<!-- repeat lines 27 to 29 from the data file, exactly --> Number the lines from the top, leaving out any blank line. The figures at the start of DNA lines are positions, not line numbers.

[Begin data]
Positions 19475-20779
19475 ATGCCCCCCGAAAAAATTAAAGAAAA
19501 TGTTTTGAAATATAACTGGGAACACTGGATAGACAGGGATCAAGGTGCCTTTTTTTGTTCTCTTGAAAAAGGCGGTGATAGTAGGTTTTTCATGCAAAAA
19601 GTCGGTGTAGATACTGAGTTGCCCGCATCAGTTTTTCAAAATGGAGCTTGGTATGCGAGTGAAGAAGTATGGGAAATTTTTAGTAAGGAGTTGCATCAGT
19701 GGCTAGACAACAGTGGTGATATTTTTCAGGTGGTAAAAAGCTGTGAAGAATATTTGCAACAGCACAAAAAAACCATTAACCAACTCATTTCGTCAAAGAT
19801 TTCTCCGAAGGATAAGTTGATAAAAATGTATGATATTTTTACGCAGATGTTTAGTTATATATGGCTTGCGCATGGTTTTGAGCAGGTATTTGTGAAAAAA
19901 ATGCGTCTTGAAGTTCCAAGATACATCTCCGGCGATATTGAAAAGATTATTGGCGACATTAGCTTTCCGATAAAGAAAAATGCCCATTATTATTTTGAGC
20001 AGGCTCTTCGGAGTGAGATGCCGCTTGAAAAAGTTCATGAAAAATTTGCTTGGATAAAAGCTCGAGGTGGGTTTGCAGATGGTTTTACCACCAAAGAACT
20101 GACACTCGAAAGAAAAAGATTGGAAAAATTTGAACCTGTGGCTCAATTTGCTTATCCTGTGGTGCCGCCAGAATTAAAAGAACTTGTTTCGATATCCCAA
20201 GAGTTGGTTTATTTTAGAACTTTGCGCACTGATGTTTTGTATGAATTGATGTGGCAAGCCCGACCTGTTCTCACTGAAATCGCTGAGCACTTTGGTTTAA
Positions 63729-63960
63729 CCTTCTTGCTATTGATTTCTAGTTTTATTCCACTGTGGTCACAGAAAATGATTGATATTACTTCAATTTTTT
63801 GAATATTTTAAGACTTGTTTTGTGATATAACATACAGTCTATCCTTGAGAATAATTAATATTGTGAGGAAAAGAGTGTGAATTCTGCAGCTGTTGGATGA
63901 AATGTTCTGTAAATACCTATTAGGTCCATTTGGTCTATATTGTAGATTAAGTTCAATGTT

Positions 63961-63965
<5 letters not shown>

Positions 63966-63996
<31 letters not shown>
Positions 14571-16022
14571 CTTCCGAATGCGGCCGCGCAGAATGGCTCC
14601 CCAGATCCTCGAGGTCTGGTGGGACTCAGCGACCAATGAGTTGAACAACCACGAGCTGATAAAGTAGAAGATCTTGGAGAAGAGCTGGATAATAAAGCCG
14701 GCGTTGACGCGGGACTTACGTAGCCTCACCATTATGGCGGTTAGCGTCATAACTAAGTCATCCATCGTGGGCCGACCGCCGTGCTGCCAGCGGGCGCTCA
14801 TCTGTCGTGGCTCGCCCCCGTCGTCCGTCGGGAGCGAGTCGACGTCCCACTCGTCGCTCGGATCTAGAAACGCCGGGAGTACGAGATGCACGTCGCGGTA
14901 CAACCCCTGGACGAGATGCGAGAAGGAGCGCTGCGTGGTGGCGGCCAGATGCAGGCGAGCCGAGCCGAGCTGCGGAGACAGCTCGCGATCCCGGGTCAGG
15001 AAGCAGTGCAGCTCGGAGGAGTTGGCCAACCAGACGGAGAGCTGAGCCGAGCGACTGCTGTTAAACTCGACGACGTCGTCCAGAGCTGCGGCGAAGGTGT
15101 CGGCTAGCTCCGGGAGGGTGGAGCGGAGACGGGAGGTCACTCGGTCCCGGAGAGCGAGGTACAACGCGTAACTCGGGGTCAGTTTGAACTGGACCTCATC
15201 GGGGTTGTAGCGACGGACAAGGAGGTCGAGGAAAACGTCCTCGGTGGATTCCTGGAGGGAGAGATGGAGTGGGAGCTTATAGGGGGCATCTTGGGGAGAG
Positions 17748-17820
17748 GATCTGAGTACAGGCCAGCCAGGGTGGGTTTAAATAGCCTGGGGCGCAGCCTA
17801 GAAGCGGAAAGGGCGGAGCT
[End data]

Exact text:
15201 GGGGTTGTAGCGACGGACAAGGAGGTCGAGGAAAACGTCCTCGGTGGATTCCTGGAGGGAGAGATGGAGTGGGAGCTTATAGGGGGCATCTTGGGGAGAG
Positions 17748-17820
17748 GATCTGAGTACAGGCCAGCCAGGGTGGGTTTAAATAGCCTGGGGCGCAGCCTA